Sep 10, 2012, 10:09 AM
Catholic Relief Services (CRS) The Gambia, a principal recipient of the Global Fund Malaria Grant (GFMG), on Tuesday presented over 20,000 long lasting insecticide treated bed nets (LLINs) to 25 institutions across the country.
The nets were presented at a ceremony held at the warehouse of the Catholic Relief Services behind Julbrew in Kanifing.
Speaking at the handing-over ceremony, the Minister of Health and Social Welfare, Fatim Badjie, said malaria is one of the most formidable public health problems that confront Gambians.
Ms Badjie said the health sector has also undergone corresponding transformation to meet the challenge, noting that government has accorded high priority to malaria and other diseases of public health.
“Since the launching of Operation Eradicate Malaria and the subsequent implementation of Indoor Residual Spraying, the fight against malaria has been relentless and sustained,” Minister Badjie said.
She also recognised the significant support and contribution of her Ministry’s partners, notably the WHO, the UNDP, CRS, the NGO communities and Global Fund to Fight Aids, TB and Malaria.
“Your contributions have been very vital indeed, and on behalf of the Gambia Government and her people, I thank you all profoundly and count on your continued support in implementing Government’s efforts in its drive for a healthy population,” the health minister said.
With the continued and added support by all other development partners and collaborators, Minister Badjie added, she is confident that by the year 2015 they will reach and even possibly surpass all their pre-elimination and controlled targets for all diseases including malaria.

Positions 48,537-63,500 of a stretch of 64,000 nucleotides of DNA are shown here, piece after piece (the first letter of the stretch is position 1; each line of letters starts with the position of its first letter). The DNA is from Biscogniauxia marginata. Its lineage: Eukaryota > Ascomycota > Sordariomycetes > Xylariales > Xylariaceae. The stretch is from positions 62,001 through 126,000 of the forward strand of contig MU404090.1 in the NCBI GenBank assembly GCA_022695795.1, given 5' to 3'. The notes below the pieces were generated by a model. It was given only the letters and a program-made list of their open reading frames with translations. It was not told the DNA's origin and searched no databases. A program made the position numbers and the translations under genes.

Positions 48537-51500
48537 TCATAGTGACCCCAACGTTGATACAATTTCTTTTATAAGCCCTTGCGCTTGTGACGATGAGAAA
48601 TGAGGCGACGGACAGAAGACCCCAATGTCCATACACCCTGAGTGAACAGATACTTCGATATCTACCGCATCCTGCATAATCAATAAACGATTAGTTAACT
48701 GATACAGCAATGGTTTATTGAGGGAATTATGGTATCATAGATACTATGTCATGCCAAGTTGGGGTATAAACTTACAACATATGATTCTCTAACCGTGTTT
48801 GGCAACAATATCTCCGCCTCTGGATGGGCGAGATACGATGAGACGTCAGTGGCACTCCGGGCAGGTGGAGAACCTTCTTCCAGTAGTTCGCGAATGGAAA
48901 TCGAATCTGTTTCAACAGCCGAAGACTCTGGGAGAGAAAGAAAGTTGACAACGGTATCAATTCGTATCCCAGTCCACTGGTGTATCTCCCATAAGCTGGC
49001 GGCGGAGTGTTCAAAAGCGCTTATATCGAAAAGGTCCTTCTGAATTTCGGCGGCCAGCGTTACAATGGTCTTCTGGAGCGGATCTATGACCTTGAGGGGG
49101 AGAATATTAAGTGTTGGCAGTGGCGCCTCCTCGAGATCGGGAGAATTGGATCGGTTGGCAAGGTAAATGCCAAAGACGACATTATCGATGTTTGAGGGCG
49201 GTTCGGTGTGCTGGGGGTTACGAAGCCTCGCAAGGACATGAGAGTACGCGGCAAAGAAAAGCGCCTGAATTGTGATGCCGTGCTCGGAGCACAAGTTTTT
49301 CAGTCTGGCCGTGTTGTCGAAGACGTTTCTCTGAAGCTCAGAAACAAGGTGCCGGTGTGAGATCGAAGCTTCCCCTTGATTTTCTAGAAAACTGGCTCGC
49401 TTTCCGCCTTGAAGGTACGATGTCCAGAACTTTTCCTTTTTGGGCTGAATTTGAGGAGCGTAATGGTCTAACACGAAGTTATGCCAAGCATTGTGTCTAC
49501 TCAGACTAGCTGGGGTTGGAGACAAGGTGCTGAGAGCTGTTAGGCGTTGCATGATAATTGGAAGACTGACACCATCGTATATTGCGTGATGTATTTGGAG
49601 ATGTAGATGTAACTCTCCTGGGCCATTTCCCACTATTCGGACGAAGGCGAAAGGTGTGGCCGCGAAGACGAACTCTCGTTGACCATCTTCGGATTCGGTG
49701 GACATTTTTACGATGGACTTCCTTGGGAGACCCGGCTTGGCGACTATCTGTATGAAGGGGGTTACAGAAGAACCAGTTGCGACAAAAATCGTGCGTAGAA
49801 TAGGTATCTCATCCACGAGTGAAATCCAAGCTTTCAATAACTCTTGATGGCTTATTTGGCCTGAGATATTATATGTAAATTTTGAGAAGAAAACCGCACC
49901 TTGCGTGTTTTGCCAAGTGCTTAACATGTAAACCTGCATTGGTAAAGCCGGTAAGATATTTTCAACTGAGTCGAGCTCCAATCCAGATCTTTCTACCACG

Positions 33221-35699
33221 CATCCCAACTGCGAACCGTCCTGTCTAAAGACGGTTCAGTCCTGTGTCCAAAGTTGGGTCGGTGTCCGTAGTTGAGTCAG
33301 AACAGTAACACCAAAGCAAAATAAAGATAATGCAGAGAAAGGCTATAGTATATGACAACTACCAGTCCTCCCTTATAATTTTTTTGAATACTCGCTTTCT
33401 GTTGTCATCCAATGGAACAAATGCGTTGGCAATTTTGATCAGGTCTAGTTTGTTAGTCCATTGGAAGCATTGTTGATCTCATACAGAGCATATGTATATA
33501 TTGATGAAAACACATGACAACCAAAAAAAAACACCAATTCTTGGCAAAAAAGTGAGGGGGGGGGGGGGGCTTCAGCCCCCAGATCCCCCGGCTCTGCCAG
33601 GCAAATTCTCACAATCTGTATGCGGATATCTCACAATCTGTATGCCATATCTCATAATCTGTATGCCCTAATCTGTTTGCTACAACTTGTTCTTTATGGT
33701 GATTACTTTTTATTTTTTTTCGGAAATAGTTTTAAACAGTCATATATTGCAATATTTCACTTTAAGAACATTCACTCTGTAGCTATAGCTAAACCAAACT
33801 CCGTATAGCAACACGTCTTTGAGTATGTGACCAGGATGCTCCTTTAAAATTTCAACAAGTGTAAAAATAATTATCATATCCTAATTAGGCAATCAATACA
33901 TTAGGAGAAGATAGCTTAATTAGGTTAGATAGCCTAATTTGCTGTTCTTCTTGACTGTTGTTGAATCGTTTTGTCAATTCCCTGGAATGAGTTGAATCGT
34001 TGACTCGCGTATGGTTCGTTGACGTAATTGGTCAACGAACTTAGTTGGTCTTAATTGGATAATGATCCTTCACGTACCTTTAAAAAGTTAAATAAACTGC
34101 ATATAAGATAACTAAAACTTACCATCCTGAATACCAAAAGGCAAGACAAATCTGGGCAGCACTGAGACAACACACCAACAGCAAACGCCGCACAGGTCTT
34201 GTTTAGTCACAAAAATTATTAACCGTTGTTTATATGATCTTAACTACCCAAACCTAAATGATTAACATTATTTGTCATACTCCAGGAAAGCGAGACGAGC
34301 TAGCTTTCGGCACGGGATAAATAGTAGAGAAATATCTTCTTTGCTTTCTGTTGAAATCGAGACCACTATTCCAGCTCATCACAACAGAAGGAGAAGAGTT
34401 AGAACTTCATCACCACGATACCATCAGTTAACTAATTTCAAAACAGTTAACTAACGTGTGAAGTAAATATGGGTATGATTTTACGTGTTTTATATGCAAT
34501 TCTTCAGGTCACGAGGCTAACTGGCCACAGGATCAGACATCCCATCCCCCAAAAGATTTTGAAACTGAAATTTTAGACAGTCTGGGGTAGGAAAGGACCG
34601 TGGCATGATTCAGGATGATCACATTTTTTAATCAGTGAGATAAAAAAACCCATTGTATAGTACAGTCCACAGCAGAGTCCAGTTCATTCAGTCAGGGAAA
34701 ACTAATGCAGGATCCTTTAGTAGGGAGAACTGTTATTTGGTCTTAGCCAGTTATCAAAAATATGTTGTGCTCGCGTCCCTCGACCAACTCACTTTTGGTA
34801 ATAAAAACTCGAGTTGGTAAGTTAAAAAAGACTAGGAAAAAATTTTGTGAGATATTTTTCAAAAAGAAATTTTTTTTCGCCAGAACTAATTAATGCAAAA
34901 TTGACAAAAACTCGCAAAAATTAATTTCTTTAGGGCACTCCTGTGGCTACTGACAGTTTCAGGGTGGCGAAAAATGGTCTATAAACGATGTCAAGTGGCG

According to Minister Badjie, the fight against malaria cannot be won by working in isolation as members of the specific organisations or by working as members of a loose amalgamation.
She added that people most work together as members of a cohesive and concerted force to be able to put a stop to the challenges it offers and mobilize collective action in support of malaria.
She urged the beneficiaries to make the best out of the nets by actually sleeping under them, noting that the nets have been proven to be useful to prevent contact with mosquitoes that transmit malaria parasites.
The health minister added that the re-distribution campaign offers an opportunity for every family to sleep under the comfort and full protection of a treated net.
For his part, the officer-in-charge of CRS office in The Gambia, Ebrima Jarjue, on behalf of his institution, thanked all those who graced the occasion.
He said that the LLINs will be presented to all health facilities, all boarding schools including Islamic boarding schools and training schools, military training academies and all institutions where people stay and sleep, with the hope of continuing the fight to reduce malaria in The Gambia.
He said that in early February and March 2011 they distributed about 700,000 nets across the country which targeted all the population of the
Mr Jarjue said CRS will also continue to provide nets to Reproductive and Child Health (RCH) facilities to ensure children less than one year and pregnant women continuing to receive the nets.
“The purpose of distributing these nets to the people is to make sure that people have access to nets and I am urging all the beneficiaries to use the donated nets,” he said, adding: “It is only when you sleep under the nets consistently for every single day or night that you will be prevented from malaria.”